Testing SharePoint – Now Easier with the New API

As I mentioned in my previous post on Unit Testing SharePoint , the Pattern and Practices group now use Typemock Isolator for their SharePoint Guidance tests. With the recent progress we do in our development, I took one of their tests, which use Natural Mocks, and translated it into AAA new API.

Let’s look at the original test (which is bundled with the Microsoft SharePoint guidance package):

public void CanAdd_NaturalMocks()
SPWeb web = this.RecordAdd();

Registration registration = new Registration();
registration.Title = "UnitTest";
registration.CourseId = 1234;
registration.UserId = 100;
registration.RegistrationStatus = "Pending";

RegistrationRepository repository = new RegistrationRepository();
int id = repository.Add(registration, false, web);

Assert.AreEqual(1, id);

Which calls the RecordAdd() method that contains the expectations:

private SPWeb RecordAdd()
SPWeb web = RecorderManager.CreateMockedObject<SPWeb>();
SPUser user = RecorderManager.CreateMockedObject<SPUser>();
SPListItem item = RecorderManager.CreateMockedObject<SPListItem>();

using (RecordExpectations recorder = RecorderManager.StartRecording())
recorder.ExpectAndReturn(web.SiteUsers.GetByID(1), user);
recorder.ExpectAndReturn(web.Lists[Lists.Registrations].Items.Add(), item);
item[Fields.Title] = "UnitTest";
item[Fields.CourseId] = 1234;
item[Fields.UserId] = 100;
item[Fields.User] = user;
item[Fields.Status] = "Pending";
web.AllowUnsafeUpdates = true;
web.AllowUnsafeUpdates = false;
recorder.ExpectAndReturn(item[Fields.Id], 1);

return web;

The expectations are based around the hierarchical model of SharePoint objects. The bulk of the expectations are meant to check the expectations. Let’s look at how the test looks now with the AAA syntax:

public void RepositoryAdd_FakeSPServer_PropertiesAreSetWithCorrectArguments()
var fakeWeb = Isolate.Fake.Instance<SPWeb>(Members.ReturnRecursiveFakes);
var fakeUser = fakeWeb.SiteUsers.GetByID(1);
var fakeItem = fakeWeb.Lists[""].Items.Add();

Isolate.WhenCalled(() => fakeItem[0]).WillReturn(1);

Registration registration = new Registration(){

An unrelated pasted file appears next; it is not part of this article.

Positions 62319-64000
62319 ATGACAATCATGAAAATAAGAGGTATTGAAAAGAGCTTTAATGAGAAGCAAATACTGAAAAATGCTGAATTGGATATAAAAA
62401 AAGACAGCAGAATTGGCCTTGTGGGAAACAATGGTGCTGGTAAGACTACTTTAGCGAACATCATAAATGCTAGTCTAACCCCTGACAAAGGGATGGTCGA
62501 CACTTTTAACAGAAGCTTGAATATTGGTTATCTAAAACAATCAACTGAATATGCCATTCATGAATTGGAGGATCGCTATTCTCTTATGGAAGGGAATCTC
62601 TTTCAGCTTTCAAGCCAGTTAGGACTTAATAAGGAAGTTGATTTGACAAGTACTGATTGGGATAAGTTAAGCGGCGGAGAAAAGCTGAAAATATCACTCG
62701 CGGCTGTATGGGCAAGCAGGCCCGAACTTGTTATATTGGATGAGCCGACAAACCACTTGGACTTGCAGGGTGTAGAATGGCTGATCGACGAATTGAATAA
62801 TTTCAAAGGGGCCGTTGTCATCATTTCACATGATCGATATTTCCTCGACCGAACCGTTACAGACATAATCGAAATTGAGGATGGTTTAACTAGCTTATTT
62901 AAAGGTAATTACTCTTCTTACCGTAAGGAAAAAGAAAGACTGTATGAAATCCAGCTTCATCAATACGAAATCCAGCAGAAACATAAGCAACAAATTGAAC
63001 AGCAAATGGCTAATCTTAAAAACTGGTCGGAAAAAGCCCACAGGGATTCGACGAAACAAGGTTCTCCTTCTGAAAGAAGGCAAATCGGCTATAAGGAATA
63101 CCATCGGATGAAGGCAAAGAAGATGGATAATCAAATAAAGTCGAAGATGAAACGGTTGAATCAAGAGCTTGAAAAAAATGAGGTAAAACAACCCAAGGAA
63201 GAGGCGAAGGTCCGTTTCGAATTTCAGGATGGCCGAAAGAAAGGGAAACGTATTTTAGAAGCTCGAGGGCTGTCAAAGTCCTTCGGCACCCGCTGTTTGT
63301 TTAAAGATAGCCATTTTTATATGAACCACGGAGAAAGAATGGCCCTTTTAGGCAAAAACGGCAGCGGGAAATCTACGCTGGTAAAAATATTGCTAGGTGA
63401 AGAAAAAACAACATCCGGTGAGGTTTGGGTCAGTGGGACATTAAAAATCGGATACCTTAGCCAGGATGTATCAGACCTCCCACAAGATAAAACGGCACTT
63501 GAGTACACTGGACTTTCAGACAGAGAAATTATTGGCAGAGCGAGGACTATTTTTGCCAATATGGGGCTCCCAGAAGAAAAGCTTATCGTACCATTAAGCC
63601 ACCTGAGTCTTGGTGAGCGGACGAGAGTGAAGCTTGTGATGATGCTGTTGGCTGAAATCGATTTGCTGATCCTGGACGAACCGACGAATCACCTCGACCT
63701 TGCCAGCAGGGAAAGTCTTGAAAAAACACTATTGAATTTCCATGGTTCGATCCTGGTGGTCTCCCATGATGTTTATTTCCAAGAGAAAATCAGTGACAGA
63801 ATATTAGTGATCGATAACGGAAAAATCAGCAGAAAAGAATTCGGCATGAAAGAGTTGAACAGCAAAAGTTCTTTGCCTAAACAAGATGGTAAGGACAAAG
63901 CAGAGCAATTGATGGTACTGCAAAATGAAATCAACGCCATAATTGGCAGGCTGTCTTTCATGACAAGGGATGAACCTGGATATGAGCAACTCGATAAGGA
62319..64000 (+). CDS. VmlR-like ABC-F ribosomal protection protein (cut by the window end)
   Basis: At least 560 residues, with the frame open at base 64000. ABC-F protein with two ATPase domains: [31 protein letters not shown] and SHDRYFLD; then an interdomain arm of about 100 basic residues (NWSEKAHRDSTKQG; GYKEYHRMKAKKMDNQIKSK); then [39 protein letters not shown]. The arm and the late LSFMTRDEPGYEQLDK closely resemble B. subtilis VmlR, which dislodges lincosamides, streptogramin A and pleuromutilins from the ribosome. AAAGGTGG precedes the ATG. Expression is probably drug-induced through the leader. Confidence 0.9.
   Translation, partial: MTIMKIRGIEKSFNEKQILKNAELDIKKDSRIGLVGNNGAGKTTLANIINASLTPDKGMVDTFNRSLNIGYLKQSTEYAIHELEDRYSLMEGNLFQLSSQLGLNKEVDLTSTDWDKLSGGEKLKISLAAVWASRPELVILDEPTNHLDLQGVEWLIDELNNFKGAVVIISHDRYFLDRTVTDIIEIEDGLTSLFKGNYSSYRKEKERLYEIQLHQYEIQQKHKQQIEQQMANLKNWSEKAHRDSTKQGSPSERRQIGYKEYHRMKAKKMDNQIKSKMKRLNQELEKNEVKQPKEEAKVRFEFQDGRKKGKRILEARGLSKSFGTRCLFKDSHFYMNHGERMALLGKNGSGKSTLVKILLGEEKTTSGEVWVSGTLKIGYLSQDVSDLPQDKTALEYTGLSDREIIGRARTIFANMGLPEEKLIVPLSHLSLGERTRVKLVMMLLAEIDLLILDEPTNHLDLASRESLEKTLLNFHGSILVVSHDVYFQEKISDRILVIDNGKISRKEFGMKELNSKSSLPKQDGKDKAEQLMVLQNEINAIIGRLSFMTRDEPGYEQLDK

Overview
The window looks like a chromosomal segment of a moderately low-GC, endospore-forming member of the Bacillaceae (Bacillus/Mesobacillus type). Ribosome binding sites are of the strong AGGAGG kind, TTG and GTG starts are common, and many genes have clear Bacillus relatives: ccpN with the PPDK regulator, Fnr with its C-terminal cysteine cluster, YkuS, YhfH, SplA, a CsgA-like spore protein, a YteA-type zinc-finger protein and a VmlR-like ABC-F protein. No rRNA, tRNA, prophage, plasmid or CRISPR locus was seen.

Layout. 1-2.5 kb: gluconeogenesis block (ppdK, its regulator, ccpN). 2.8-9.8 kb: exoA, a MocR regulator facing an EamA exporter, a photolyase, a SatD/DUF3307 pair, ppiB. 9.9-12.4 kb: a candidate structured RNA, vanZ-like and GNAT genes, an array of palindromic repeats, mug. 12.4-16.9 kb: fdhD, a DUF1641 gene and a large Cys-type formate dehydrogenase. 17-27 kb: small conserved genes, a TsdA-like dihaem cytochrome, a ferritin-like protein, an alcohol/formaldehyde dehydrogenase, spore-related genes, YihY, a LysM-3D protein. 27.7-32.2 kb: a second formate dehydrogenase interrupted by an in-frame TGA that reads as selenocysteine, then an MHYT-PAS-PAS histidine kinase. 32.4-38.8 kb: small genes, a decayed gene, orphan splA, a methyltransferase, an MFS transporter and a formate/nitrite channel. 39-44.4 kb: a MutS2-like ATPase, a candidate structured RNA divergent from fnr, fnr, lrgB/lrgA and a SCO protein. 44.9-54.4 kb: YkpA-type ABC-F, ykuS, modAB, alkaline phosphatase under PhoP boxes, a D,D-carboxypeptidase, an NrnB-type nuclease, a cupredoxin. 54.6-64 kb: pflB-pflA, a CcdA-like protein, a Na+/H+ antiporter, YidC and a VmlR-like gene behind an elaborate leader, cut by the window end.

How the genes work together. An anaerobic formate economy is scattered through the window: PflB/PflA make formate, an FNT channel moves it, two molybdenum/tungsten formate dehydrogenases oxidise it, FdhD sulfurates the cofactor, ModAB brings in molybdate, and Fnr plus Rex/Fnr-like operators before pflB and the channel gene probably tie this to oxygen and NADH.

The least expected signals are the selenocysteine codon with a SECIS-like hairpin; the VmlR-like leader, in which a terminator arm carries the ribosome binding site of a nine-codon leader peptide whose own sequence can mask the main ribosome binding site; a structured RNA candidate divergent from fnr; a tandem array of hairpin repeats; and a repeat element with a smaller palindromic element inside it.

RegistrationStatus = "Pending",
UserId = 100

RegistrationRepository repository = new RegistrationRepository();
int id = repository.Add(registration, false, fakeWeb);

Assert.AreEqual(1, id);
Isolate.Verify.WasCalledWithExactArguments(()=> fakeItem[Fields.Title] = "UnitTest");
Isolate.Verify.WasCalledWithExactArguments(()=> fakeItem[Fields.UserId]= 100);
Isolate.Verify.WasCalledWithExactArguments(()=> fakeItem[Fields.User]= fakeUser);
Isolate.Verify.WasCalledWithExactArguments(()=> fakeItem[Fields.Status]= "Pending");

First, you can see that it’s much shorter. The secret sauce is using the Members.ReturnRecursiveFakes option. This is very useful in the case of SharePoint or any hierarchical code model.

Another thing to notice, that once we use this recursive construct, we can now extract from the hierarchy the objects (fakeUser and fakeItem) we need for setting behavior and verification. Although, we could use the same chain inside the verification and behavior clauses if we want to. This is contrast to creating the mocks explicitly, then setting them as return values.

I like the power I get from using the recursive options. The tests are shorter and are more readable.

A note of warning: I’m running this with a build that will be out very shortly. We’ve stabilized the existing features in version 5.0, so you’ll be able to use this method from the upcoming release forward with more certainty. The next version is coming very, very soon.

Note that you can click the link to learn more on using SharePoint or to learn how to unit test a SharePoint application.

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Microsoft , Microsoft sharepoint , Unit Testing SharePoint, mock, Software Testing

  • iPhone software development

    Nice illustration using coding example… thanks…